Turning around a port

Turning around a port.

THE San Pedro Bay Port Complex, 30km south of downtown Los Angeles, is in the South Coast Air Basin Region encompassing Orange, San Bernardino, Riverside and Los Angeles counties. 

The ninth biggest port in the world, air quality testing in 2006 showed it was responsible for 11 percent of the total diesel emissions in the Basin. But since introducing its Clean Air Action Plan, total port-related diesel particulates in San Pedro Bay have dropped 87 per cent, and have reduced the residential cancer risk by 85 per cent. 

The plan was implemented through innovative investments in zero emission technology as well as the enforcement of a clean truck program.

San Pedro Bay Ports was the first container terminal in the world to use Alternative Maritime Power® (AMP®) which allows ships to run off electricity instead of diesel while berthed. 

Ships that are equipped with AMP® technology can literally ‘plug-in’ to shoreside electrical power points, so not to burn through unnecessary diesel while stationary.

The Clean Truck Program requires trucks entering the port to meet “stringent emission standards,” and has led to a 96 per cent reduction in particulates produced by trucks using the port since 2005. 

The permit system underpinning the program bans certain trucks from entering the port, and forces other truck operators with old, dirtier trucks to pay for expensive daily permits to come into port.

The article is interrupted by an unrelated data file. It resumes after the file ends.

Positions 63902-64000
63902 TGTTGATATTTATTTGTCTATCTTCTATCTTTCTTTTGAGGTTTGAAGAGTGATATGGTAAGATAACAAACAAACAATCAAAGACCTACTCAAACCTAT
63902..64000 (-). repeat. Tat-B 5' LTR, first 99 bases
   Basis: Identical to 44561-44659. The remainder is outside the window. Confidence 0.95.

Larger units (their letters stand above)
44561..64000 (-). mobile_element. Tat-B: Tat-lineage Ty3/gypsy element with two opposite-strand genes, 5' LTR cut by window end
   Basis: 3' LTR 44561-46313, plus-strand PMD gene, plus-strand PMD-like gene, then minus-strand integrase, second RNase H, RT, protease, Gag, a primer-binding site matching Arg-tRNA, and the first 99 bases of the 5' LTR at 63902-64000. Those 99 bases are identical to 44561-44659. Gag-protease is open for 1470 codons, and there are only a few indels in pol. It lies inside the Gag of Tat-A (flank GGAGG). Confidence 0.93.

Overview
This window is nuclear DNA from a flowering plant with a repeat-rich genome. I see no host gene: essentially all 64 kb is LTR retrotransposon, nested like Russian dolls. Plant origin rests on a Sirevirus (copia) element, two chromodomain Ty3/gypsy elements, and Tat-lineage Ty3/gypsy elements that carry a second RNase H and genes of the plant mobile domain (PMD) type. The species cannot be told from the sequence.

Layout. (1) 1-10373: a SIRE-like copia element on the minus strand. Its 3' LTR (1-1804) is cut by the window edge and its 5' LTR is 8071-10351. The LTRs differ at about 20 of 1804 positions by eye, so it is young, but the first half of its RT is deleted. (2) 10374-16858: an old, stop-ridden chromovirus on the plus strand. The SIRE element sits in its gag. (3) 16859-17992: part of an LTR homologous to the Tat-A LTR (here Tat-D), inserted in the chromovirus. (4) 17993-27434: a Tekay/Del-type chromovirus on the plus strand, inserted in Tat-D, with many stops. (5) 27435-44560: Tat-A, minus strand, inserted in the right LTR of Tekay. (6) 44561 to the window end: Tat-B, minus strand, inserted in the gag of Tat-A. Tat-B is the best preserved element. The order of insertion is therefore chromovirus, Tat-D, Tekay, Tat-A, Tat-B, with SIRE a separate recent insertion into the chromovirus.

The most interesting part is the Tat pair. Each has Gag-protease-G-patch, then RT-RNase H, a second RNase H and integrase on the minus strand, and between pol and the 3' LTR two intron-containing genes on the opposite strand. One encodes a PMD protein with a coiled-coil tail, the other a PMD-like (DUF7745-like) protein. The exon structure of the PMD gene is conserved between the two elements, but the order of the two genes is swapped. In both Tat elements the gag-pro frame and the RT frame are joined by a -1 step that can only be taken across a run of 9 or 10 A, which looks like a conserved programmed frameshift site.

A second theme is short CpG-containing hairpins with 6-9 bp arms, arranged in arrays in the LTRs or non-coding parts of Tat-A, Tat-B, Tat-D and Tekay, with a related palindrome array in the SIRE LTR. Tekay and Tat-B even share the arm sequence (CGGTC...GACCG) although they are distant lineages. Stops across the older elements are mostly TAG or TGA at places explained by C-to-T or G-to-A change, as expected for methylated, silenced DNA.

Under the system, trucks which are up to standard, receive long-term permit stickers, allowing free movement onto the port site.

This produced an incentive for truck operators to upgrade their trucks, to ones with lower emissions. 

In April this year, San Pedro Port announced it was also seeking government funding for a “large-scale deployment of 50 to 100 zero emission trucks” as part of the technology advancement plan already underway. 

Fremantle mayor Brad Pettitt told the Herald he too imagines a fleet of zero emission trucks one day serving the port.  

Although San Pedro Bay Port has dramatically reduced carcinogenic fumes since 2006, it’s still pumping out greenhouse gases, having only reduced its carbon dioxide output by 10 per cent. 


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